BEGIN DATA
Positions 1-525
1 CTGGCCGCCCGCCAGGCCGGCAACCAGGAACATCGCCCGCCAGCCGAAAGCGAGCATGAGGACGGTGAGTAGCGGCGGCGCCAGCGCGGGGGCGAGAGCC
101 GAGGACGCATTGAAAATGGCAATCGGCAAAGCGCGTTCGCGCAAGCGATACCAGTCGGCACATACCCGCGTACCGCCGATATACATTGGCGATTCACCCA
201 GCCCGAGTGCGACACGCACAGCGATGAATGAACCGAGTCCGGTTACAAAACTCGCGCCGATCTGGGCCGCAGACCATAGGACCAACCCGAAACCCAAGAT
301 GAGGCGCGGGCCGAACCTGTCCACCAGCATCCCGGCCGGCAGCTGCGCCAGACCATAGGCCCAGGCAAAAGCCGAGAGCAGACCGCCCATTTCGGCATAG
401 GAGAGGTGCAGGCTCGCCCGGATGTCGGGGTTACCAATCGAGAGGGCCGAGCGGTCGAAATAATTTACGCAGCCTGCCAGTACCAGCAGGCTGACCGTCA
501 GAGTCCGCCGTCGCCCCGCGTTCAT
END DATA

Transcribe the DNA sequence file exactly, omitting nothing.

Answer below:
Positions 1-525
1 CTGGCCGCCCGCCAGGCCGGCAACCAGGAACATCGCCCGCCAGCCGAAAGCGAGCATGAGGACGGTGAGTAGCGGCGGCGCCAGCGCGGGGGCGAGAGCC
101 GAGGACGCATTGAAAATGGCAATCGGCAAAGCGCGTTCGCGCAAGCGATACCAGTCGGCACATACCCGCGTACCGCCGATATACATTGGCGATTCACCCA
201 GCCCGAGTGCGACACGCACAGCGATGAATGAACCGAGTCCGGTTACAAAACTCGCGCCGATCTGGGCCGCAGACCATAGGACCAACCCGAAACCCAAGAT
301 GAGGCGCGGGCCGAACCTGTCCACCAGCATCCCGGCCGGCAGCTGCGCCAGACCATAGGCCCAGGCAAAAGCCGAGAGCAGACCGCCCATTTCGGCATAG
401 GAGAGGTGCAGGCTCGCCCGGATGTCGGGGTTACCAATCGAGAGGGCCGAGCGGTCGAAATAATTTACGCAGCCTGCCAGTACCAGCAGGCTGACCGTCA
501 GAGTCCGCCGTCGCCCCGCGTTCAT